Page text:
member Giorgione. “This art [stored] in the dark is valuable; if you open the door, then you can work with the Warhol, the Westmoreland, the Brandywine.”

Fully restored 27-foot gold leaf ceilings, giant windows, and a working original clock.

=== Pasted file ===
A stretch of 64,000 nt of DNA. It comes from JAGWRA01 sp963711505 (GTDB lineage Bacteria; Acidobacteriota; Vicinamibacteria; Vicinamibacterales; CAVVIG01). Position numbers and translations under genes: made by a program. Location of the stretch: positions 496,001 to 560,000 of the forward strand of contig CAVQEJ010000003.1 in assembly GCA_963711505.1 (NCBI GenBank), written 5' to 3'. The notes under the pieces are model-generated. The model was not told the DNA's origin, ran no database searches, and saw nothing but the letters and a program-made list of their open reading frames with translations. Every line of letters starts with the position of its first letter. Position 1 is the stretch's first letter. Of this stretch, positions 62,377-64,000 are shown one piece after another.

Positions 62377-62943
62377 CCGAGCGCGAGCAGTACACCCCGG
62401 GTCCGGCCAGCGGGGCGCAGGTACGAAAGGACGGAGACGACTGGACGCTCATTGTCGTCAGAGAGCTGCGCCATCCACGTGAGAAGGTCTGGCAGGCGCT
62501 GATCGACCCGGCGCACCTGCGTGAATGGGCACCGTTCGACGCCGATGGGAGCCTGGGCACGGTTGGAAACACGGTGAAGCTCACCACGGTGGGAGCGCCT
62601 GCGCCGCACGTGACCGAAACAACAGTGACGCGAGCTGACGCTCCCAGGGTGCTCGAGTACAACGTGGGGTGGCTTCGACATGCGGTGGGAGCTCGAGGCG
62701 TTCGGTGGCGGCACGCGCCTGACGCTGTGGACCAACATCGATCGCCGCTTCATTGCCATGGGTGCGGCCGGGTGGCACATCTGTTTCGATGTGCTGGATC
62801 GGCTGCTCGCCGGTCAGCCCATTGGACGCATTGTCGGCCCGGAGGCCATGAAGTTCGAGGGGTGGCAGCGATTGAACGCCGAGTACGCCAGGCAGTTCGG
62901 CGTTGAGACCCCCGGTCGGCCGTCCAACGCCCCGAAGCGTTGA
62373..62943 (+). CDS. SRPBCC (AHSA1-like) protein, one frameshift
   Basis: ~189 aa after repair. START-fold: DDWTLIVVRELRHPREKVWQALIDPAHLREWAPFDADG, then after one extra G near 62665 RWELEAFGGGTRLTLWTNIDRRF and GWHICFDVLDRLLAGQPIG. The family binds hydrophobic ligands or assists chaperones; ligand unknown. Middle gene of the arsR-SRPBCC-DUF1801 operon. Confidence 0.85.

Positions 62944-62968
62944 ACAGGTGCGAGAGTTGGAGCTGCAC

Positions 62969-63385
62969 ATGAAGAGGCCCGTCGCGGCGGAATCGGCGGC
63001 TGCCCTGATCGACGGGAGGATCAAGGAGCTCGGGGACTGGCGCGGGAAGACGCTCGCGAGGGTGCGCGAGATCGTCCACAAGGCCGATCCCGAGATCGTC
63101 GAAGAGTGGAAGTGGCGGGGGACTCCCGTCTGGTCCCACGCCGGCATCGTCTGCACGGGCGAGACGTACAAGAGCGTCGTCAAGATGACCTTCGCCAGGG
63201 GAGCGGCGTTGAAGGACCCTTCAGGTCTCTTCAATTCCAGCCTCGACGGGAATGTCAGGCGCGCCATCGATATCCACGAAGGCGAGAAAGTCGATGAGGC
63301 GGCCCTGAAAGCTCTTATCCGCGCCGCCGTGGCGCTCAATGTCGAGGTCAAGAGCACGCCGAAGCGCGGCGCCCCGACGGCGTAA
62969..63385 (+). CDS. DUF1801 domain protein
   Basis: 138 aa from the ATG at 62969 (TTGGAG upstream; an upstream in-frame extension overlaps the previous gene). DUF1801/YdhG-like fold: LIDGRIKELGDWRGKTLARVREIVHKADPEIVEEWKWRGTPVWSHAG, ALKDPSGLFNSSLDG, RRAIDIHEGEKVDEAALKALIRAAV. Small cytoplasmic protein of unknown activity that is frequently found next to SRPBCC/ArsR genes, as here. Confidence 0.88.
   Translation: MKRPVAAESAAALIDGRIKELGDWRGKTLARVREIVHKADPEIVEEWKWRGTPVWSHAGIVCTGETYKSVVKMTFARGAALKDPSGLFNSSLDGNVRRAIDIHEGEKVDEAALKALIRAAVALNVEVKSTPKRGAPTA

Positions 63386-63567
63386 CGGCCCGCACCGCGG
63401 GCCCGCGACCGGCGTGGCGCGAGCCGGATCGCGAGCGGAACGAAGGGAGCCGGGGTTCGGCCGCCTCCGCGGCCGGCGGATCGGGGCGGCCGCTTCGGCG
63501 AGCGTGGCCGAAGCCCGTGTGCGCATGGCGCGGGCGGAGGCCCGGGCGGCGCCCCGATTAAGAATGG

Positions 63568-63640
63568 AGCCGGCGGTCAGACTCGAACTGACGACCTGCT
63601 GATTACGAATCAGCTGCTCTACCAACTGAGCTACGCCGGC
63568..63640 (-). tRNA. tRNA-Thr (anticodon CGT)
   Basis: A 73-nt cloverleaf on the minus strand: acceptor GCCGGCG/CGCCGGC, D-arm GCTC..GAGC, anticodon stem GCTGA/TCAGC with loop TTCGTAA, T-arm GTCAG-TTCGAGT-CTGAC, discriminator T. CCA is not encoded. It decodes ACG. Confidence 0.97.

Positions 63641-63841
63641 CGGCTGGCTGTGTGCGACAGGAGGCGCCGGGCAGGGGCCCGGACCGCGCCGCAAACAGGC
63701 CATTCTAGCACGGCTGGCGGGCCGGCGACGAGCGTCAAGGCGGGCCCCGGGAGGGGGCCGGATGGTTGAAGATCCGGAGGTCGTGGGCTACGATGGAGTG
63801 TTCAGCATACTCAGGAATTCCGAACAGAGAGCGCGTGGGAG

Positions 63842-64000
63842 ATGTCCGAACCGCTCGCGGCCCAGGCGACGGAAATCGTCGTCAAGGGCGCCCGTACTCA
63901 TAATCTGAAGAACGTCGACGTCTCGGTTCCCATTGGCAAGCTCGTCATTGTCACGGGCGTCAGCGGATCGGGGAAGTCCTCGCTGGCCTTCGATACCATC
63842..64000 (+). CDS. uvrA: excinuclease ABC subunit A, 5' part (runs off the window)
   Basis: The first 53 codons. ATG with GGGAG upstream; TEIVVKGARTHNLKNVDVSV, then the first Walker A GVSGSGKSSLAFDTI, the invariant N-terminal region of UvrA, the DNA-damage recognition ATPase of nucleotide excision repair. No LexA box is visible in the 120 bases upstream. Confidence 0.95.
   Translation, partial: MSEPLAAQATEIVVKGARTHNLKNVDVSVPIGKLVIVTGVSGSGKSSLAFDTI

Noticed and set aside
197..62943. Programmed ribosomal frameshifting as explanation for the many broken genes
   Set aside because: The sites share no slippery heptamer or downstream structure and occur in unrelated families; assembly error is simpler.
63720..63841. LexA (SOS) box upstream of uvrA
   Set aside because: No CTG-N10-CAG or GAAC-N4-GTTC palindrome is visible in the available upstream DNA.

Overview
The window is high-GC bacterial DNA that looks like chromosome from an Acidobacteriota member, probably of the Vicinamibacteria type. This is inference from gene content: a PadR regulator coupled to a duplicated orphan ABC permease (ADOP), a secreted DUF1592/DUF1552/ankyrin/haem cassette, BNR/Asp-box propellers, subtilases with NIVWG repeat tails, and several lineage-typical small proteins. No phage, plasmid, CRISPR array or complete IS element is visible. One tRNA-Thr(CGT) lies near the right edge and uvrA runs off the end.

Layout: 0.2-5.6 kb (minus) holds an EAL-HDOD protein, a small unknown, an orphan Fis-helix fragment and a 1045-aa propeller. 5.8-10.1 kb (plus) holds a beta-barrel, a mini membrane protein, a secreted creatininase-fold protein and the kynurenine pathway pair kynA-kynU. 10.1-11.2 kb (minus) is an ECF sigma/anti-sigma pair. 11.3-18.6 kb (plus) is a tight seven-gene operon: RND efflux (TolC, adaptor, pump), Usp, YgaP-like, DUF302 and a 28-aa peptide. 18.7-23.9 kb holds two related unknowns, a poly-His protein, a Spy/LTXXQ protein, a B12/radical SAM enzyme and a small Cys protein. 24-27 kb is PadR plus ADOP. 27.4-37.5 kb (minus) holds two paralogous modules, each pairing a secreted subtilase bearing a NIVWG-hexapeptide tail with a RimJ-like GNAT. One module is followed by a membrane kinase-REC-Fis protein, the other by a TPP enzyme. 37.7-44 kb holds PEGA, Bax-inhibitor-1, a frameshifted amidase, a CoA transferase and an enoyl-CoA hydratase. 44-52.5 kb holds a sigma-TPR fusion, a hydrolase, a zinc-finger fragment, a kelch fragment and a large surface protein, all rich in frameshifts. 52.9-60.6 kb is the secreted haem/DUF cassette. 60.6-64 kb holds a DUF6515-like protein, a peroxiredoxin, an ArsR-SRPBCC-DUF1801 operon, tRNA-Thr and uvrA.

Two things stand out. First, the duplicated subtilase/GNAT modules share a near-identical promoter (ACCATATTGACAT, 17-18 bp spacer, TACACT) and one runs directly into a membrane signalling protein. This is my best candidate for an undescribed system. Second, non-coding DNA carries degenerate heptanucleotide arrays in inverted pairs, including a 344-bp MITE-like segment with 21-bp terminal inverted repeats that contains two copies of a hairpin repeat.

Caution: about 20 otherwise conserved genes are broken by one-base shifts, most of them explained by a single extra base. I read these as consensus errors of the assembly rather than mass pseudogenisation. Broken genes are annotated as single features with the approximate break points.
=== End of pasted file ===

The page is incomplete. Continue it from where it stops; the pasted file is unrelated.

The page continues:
In the same vein, a non-collecting museum opens infinite opportunity for evolving gallery design. “Not having a permanent collection is actually an asset in that it creates a completely different experience for the visitor every time,” says Tina Sell, SAM’s education manager. “That’s what makes the architecture so important in a non-collecting museum.” In effect, a non-collecting museum is a different kind of less is more. Most museums are consumed by an eternal quest for acquisitions, a pursuit requiring dedicated staff—and extra space. “If we were a collecting institution, we would have needed storage built into the design,” Buckley observes. “A permanent collection actually limits the space you have to rotate and do exciting shows. And EwingCole did a beautiful job in matching the shape of the building with the fact we’re changing constantly.” “Look at the Björk show at MOMA, James Turrell’s installations, the ways Takashi Murakami displays his work,” notes Jeff Hirsch, EwingCole principal and Cultural Practice leader. “Art is so many things. SAM needs to be able to display anything from the world of modern and contemporary art, so we considered the changing gallery to be a neutral loft—a space that would be interesting but not get in the way of an exhibition; a place that can change quickly so that SAM can respond the needs of its audience.” SAM LOOKS FORWARD After a fairly aggressive schedule, the museum opened on budget and ahead of time. The former Keystone Trust Company building has transformed into a 2,475 square foot gallery and event space with fully restored 27-foot gold leaf ceilings, giant windows, and a working original clock; the bank’s original vault has become a colorful space for kids of all ages.